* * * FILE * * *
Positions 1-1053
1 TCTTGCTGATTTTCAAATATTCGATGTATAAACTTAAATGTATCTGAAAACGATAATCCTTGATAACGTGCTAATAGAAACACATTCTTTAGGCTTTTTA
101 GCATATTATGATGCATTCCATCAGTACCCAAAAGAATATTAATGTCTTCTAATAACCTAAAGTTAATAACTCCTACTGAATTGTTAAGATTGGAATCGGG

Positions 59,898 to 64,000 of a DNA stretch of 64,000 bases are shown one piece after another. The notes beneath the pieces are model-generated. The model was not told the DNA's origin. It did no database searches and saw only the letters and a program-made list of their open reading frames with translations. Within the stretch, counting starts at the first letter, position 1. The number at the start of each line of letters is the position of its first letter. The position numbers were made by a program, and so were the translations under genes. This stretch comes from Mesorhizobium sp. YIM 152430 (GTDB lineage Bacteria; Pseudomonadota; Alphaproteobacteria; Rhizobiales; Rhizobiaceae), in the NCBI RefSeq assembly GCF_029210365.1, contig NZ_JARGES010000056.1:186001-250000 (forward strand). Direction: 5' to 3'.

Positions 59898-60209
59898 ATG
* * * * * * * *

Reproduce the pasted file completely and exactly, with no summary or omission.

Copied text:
Positions 1-1053
1 TCTTGCTGATTTTCAAATATTCGATGTATAAACTTAAATGTATCTGAAAACGATAATCCTTGATAACGTGCTAATAGAAACACATTCTTTAGGCTTTTTA
101 GCATATTATGATGCATTCCATCAGTACCCAAAAGAATATTAATGTCTTCTAATAACCTAAAGTTAATAACTCCTACTGAATTGTTAAGATTGGAATCGGG

Positions 59,898 to 64,000 of a DNA stretch of 64,000 bases are shown one piece after another. The notes beneath the pieces are model-generated. The model was not told the DNA's origin. It did no database searches and saw only the letters and a program-made list of their open reading frames with translations. Within the stretch, counting starts at the first letter, position 1. The number at the start of each line of letters is the position of its first letter. The position numbers were made by a program, and so were the translations under genes. This stretch comes from Mesorhizobium sp. YIM 152430 (GTDB lineage Bacteria; Pseudomonadota; Alphaproteobacteria; Rhizobiales; Rhizobiaceae), in the NCBI RefSeq assembly GCF_029210365.1, contig NZ_JARGES010000056.1:186001-250000 (forward strand). Direction: 5' to 3'.

Positions 59898-60209
59898 ATG